Our last leg of #AwesomeAsia is Vietnam. And we have an added bonus of meeting up with Zim’s friend, Hang, who shows us her city of Hanoi.
The arrival is a bit precarious, as we learn we must pay $25 to enter the country. However, the ATM is located outside the airport so that’s not an option. Credit cards are not accepted and the desk attendees do not seem care about your dilemma. Hmm. An amazing Aussie offers to pay for Zim. I have some cash but not all of it. I am not comfortable asking strangers for money but as the Aussie poignantly puts it, start asking or you are going back to where you just came from. Balance secured, thank you, family of five for helping me.
We are in another homestay via AirBnB. If you are not aware of this site, you should be, especially if you travel. We settle into our room and then back out into the city scenes, sites, sounds and smells of Hanoi. I have my first street food – Bánh mì – with pork, cukes and chili sauce. Delish.
We tour Hanoi’s oldest university, Van Mieu, a Temple of Literature. We also went to the Hanoi War Museum. This photo is a sculpture of sorts, made from the wreckage of American war planes.
Vietnam sculpture at the Hanoi War Museum
We walk alongside the lake and stumble upon a group of young men and women singing songs and playing guitars. A nice cultural interlude. Later in the evening, I have the great fortune to enjoy a traditional Beef Noodle dish at a local hangout and where guests share tables as they eat.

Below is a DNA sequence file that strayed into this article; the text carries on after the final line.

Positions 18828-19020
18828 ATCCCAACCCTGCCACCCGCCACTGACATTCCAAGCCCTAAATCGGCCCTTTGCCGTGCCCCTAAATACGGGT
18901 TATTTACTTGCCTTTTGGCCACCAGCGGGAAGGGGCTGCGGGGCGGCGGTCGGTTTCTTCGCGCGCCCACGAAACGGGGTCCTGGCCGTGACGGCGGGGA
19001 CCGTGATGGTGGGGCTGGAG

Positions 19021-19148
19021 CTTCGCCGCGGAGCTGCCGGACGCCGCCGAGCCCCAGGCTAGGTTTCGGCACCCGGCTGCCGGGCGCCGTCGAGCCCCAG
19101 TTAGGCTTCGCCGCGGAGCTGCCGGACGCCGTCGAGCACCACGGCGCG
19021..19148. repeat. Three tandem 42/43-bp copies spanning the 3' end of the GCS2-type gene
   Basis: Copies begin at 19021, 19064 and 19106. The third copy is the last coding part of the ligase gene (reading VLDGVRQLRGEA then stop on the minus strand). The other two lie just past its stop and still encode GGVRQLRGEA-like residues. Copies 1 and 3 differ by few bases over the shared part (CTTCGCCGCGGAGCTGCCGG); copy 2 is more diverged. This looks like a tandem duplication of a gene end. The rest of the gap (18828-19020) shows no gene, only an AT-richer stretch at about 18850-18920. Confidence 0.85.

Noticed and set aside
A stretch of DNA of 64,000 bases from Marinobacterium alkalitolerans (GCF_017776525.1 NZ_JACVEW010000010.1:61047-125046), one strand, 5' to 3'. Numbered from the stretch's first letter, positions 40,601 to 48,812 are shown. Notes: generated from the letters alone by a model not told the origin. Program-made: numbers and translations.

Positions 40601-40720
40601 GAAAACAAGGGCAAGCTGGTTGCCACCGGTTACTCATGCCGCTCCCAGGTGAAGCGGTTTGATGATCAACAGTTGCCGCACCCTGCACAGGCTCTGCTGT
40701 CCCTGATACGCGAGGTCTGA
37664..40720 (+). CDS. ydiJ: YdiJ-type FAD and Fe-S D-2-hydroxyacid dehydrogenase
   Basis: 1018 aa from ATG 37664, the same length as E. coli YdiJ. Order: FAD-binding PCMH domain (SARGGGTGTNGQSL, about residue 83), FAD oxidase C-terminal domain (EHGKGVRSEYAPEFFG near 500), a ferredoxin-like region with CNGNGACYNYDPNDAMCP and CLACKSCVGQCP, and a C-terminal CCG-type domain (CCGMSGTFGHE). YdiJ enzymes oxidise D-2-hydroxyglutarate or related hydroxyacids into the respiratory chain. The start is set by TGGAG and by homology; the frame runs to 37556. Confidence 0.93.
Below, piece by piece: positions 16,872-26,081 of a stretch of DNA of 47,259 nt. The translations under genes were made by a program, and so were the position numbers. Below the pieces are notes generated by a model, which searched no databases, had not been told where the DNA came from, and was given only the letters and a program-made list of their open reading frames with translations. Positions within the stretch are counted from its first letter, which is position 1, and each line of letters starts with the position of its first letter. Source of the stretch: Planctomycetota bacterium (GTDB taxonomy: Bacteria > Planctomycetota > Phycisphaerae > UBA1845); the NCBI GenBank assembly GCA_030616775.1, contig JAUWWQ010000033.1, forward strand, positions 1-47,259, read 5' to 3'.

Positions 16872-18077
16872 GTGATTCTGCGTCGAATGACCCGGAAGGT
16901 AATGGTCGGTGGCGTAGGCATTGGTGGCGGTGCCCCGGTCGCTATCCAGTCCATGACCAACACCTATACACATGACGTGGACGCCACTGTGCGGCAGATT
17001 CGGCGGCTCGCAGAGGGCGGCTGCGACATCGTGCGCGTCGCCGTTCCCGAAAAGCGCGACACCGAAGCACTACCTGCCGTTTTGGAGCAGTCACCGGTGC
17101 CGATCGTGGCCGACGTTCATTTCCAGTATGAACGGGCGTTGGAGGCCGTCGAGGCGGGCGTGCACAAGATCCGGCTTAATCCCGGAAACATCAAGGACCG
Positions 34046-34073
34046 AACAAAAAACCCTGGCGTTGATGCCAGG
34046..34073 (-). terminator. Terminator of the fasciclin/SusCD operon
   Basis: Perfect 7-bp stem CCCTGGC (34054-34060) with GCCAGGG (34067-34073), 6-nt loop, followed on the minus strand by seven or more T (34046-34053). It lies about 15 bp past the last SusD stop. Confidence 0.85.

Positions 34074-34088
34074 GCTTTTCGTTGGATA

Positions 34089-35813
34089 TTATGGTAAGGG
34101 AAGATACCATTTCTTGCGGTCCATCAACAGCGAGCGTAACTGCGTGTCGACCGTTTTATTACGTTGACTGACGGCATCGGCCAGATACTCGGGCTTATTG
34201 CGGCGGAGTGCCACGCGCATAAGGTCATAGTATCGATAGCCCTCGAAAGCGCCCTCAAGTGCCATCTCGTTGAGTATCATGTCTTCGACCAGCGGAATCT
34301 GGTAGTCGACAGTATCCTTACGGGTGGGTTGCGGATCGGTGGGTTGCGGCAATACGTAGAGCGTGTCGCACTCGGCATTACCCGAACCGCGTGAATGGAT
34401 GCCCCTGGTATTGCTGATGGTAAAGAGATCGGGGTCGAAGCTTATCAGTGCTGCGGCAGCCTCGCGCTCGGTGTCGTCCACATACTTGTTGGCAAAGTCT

The next day, we leave the city and take a three hour bus ride to Halong Bay. As the boat chugs out into the bay, a community style lunch is served and I have my first fish dish. I think I like this notion of community style dining.
Fish stew, a Vietnamese cruise food
The highlight of the day was gliding through the water and caves of Halong Bay in a kayak. We take in the serenity, the quiet and the beauty as we celebrate Zim’s birthday. We also learn the small huts that perch over the water house a full family in one room, complete with a television!
A water village on Halong Bay
Before we depart Hanoi, we make a point to take in a Vietnamese cultural tradition, a water puppet show. The singers and musicians perform live and the ‘actors’ are behind-the-scenes (until the finale as seen below) and manipulate the puppets that perform on the water.
An authentic water puppet show in Hanoi
Like Thailand, Vietnam brought city life lived in the streets and natural wonder. It was a cultural treat to see the city through a native’s eyes. Cám o′n Hang and Vietnam.
If you would like to see my full Vietnam photo album on Flickr, please click here. Thank you in advance for your eyeballs and for your time.